Numerous times I’ve seen people claiming America is unique in how we treat alcohol. Prohibition (1920-1933) ruined everything in America, they claim. If we just taught others, including our children, moderate drinking, everything would be fine, just like it is in other countries.
They wax eloquent on the drinking utopias in Russia, France, England, Germany. Why, those countries they say, make alcohol a part of their everyday lives. They frown on drunkenness, yet learn to always drink responsibly and moderately.
As one among many recently said, You don’t see this kind of American debate against alcohol, in Europe where alcohol is just a part of the culture and its use is not attached to social stigma. Some have claimed American missionaries would be impolite to visit a Russian without drinking vodka with him.
So, Europe, Russia, and other countries don’t have the problems with alcohol that we Americans have? Well, their claims are impressive. The evidence, though, is lacking. Permit me to give the other side of the story.
French Combat Youth Binge-Drinking
“In decrying the excessive alcohol consumption of their compatriots, American and British health experts have long pointed to France with special admiration. Here, they said, was a society that masters moderate drinking. In wine-sipping France, the argument went, libation is just a small part of the broad festival of life, not the mind-altering prerequisite for a good time. The French don't wink like the English do at double-fisted drinking; they scorn people who lose control and get drunk in public. It's a neat argument. But it sounds a little Pollyannish now that France itself is grappling with widespread binge-drinking among its youth. Worse still, fully half of 17-year-olds reported having been drunk at least once during the previous month.” -Time Magazine, July 17, 2008; quoted in “Ancient Wine and the Bible.”
Vodka blamed for high death rates in Russia,
by Tulip Mazumdar Global health reporter
“The high number of early deaths in Russia is mainly due to people drinking too much alcohol, particularly vodka, research suggests.
The study, in The Lancet, says 25% of Russian men die before they are 55, and most of the deaths are down to alcohol. The comparable UK figure is 7%.
Causes of death include liver disease and alcohol poisoning. Many also die in accidents or after getting into fights.
The study is thought to be the largest of its kind in the country.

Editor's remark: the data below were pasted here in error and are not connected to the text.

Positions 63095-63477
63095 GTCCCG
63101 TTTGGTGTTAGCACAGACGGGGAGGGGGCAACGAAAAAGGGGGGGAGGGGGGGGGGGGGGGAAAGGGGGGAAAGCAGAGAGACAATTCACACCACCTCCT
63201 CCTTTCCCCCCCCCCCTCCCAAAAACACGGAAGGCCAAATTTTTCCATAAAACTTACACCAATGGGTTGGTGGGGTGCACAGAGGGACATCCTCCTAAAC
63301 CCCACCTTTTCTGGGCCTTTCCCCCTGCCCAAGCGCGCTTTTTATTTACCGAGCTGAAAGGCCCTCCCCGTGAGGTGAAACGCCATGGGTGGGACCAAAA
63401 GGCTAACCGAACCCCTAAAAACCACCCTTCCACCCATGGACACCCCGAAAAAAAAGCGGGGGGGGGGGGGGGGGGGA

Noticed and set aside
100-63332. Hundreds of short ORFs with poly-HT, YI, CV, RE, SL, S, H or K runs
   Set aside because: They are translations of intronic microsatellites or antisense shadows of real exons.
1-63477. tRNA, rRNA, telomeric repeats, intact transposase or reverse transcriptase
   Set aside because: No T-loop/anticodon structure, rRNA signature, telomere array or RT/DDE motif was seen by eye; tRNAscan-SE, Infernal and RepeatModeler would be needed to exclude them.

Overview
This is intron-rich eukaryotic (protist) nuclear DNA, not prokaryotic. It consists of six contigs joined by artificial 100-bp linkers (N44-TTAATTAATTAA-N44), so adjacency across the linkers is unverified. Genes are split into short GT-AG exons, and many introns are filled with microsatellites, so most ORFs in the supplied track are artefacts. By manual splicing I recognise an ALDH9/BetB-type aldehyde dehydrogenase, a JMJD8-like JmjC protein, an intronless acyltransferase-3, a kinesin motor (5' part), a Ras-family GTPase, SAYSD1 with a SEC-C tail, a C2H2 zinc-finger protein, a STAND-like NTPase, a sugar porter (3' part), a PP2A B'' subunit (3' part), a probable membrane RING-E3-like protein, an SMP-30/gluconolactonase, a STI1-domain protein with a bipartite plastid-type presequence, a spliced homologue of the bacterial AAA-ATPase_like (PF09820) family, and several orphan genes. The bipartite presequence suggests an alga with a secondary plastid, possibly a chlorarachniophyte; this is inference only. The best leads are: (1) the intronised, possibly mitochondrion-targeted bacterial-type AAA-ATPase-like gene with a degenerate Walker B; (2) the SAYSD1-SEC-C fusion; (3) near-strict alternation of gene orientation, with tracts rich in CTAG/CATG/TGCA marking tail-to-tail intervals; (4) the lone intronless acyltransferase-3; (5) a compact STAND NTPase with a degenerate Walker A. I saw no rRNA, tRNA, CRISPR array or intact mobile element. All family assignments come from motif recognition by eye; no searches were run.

Researchers from the Russian Cancer Centre in Moscow, Oxford University in the UK and the World Health Organization International Agency for Research on Cancer, in France, tracked the drinking patterns of 151,000 adults in three Russian cities over up to 10 years.”
-bbc.com; January 31, 2014.
Every fifth German has a drinking problem
“Launching the centre's Annual Addiction Report 2011 in Berlin on Tuesday, director Raphael Gaßmann, estimated one in five people aged 18 to 64 had a drinking problem.
‘Alcohol consumption remains conspicuously too high, too risky, with too many consequences,’ he said…
Moreover, the effects of binge drinking have become noticeably worse in recent years. The number of alcohol poisoning incidents climbed by nearly 112 percent between 2000 and 2009. Most disturbingly, such incidents rose 194 percent among people aged 20 to 25...
The deaths of 73,000 people aged 35 to 65 could be traced back to ‘alcohol-related health problems’ each year, which is about one fifth of all deaths, Gaßmann said. For men, the figure was roughly one in four.”
-The Local, Germany’s News In English; April 26, 2011.
Europeans Drink More Alcohol
“People in Europe drink more alcohol than in any other part of the world, downing the equivalent of 12.5 litres of pure alcohol a year or almost three glasses of wine a day, according to report by the World Health Organization and the European Commission…
The report found that in the European Union (EU), almost 12 percent of all deaths in 2004 among people aged 15-64 were due to alcohol - equivalent to 1 in 7 deaths in men and 1 in 13 deaths in women. Just over 3 percent of deaths were due to alcohol consumed by others.”
-reuters.com, March 27, 2012.
These are not the drinking utopias that some Americans claim. Like America, they are wracked with the problems of alcohol. Drinking beverage alcohol as a way of life and a cultural heritage may not be the answer, but the problem. Don’t drink, and Europeans may even consider you wise.
-David R. Brumbelow, Gulf Coast Pastor, July 7, AD 2015.
Ancient Wine and the Bible - the Book; update
The Problem With Drunk Preachers
Israel, May They Prosper Who Love You
Basic Baptist Doctrines / Beliefs
Bob Jones, Sr. on Wine, Alcohol, Christian Drinking
More articles in lower right margin.